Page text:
Why did she finally rebel and take a good look at her relationship with her fiance ? One can only attribute this rebellion to the actualizing tendency that had been suppressed for so long but that finally asserted itself. However, because she had distrusted her own experience for such a long period and because the self by which she was living was so sharply different from the experiences of her organism, she could not reconstruct her true self without help. The need for help often exists when there is such a great discrepancy.

Now I am discovering my experiences — some had according to society, parents, and boyfriend, but all good as far as I am concerned.

The locus of evaluation that formerly had resided in her parents, in her boyfriend, and others, she is now reclaiming as her own. She is the one who decides the value of her experience. She is the center of the valuing process, and the evidence is provided by her own senses. Society may call a given experience bad, but when she trusts her own valuing of it, she finds that it is worthwhile and significant to her.

An important turning point came when a flood ofthe experiences that I had been denying to awareness came close to the surface. I was frightened and upset.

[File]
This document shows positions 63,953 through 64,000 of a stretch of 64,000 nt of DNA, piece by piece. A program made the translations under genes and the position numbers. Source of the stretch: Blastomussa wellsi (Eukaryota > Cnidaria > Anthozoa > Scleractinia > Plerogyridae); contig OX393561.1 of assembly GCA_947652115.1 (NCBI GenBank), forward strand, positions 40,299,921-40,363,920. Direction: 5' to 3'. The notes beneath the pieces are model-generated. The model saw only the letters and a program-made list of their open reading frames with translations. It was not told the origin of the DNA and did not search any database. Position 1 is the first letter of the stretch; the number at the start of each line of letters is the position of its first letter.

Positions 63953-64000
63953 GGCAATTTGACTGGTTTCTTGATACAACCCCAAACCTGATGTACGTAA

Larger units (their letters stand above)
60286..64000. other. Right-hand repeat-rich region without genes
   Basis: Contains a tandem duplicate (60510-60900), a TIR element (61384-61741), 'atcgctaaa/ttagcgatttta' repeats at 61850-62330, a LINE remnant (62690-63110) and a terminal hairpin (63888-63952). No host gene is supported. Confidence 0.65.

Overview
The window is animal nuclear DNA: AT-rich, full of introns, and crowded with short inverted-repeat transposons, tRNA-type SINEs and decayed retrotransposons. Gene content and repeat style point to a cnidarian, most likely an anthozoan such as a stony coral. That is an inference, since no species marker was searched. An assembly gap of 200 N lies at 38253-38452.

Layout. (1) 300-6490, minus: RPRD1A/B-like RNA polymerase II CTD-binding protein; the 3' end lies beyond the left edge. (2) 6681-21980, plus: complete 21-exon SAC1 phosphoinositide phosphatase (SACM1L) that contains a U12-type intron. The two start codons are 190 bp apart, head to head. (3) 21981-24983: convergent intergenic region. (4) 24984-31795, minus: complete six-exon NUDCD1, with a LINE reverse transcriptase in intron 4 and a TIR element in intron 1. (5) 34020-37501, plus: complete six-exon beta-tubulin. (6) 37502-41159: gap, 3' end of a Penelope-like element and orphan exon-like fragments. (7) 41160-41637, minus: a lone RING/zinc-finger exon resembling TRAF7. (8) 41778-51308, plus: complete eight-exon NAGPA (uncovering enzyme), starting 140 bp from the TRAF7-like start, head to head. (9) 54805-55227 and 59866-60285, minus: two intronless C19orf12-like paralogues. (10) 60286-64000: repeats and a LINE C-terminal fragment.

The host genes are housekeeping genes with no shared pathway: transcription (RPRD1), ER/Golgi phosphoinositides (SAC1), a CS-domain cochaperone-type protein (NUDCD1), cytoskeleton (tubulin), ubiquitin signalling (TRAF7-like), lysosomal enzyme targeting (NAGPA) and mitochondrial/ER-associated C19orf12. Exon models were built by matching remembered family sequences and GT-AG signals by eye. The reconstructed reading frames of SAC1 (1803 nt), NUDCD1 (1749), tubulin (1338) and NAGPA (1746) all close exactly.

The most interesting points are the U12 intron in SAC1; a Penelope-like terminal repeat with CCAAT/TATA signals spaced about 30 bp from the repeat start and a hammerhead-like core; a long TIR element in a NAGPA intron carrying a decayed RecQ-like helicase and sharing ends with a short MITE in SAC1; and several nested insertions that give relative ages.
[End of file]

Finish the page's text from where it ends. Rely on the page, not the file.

When denied experience comes close to awareness, anxiety always results because these previously unadmitted experiences will have meanings that will change the structure of the self by which one has been living. Any drastic change in the self-concept is always a threatening and frightening experience. She was dimly aware of this threat even though she did not yet know what would emerge. When the denied experiences broke through the dam, they turned out to be hurts and angers that I had been completely unaware of. It is impossible for most people to realize how completely an experience can be shut out of awareness until it does break through into awareness. Every individual is able to shut out and deny those experiences that would endanger his or her self-concept.

I thought I was insane because some foreign person had taken over in me.

When the self-concept is so sharply changed that parts of it are completely shattered, it is a very frightening experience, and her description of the feeling that an alien had taken over is a very accurate one.

Only gradually did I realize that this alien was the real me.